The intersection between fresh produce and food safety has been a busy one in recent years, and Jennifer McEntire has already witnessed some major collisions since taking on the role of vice president of food safety and technology at the United Fresh Produce Association a little more than two years ago.
Two outbreaks linked to leafy greens in less than six months — with commodities rather than specific companies identified in government advisories to consumers — kept McEntire busy late last year and this spring and summer.
As the resulting investigations unfolded, McEntire acted as a liaison between the industry and government agencies and also worked to keep United Fresh members informed about the facts of the investigations and what questions were still unanswered.
In the wake of the outbreak linked to romaine, she also participated in the Leafy Greens Food Safety Task Force with others in the industry.
In addition to outbreak-related work, McEntire has been leading food safety workshops, working on guidance documents, answering all manner of member questions and tackling other projects as they arise.
“I’ve loved every minute of it, even the really stressful moments, because at least you feel like you’re trying to make a difference and you’re trying to make things better, and that was really what drew me to the position in the first place,” McEntire said.
A food microbiologist, she has found that her science background and communication skills have served her well in this role, and she has grown to appreciate collaboration more over the years.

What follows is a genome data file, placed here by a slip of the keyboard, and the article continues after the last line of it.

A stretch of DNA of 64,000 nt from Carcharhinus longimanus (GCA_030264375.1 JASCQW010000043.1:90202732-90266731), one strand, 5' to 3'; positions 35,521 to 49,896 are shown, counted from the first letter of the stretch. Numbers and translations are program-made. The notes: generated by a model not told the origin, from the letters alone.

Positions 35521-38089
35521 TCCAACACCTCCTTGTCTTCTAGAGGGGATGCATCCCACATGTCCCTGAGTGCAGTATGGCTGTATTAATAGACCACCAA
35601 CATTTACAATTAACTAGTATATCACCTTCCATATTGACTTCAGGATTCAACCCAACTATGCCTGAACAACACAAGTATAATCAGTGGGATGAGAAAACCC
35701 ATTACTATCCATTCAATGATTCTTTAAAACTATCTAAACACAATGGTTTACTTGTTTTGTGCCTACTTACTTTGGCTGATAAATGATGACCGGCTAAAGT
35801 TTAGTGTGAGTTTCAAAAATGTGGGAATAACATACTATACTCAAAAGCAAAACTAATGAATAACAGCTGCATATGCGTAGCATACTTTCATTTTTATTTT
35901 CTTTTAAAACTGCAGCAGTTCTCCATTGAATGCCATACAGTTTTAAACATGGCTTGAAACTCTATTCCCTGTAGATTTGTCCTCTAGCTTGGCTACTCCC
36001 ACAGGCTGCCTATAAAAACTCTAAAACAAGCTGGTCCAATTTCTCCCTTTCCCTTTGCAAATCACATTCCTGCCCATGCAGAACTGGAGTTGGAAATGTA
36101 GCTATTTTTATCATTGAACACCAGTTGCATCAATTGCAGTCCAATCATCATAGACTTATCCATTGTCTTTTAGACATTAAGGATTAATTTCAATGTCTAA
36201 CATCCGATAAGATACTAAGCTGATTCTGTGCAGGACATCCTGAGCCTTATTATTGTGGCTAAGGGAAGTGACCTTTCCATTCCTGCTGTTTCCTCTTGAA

She described the change by recalling an experience earlier in her career when she was asked in a job interview whether she preferred working alone or with a group.
“I knew that the right answer was work with a group, but quite frankly I felt like I’d rather work alone because I know what I want to do and I can get it done,” McEntire said.
“Over time I have definitely come around on that and realized that if you leverage everyone’s strengths, unique strengths, you can always do so much more together and that it’s not in anyone’s best interest to go head-to-head and to compete over things that it’s really detrimental to the greater good.”
Dave Gombas, who preceded McEntire in her role at United Fresh, has known her since her college days, when she interned with him at the National Food Processors Association.
“She immediately impressed me,” Gombas said.
“Very sharp, able to take on pretty much any project I gave her already, so we learned as much from her back then as she did from us.”
He has followed her career ever since.
“I knew she was going to be going places,” Gombas said.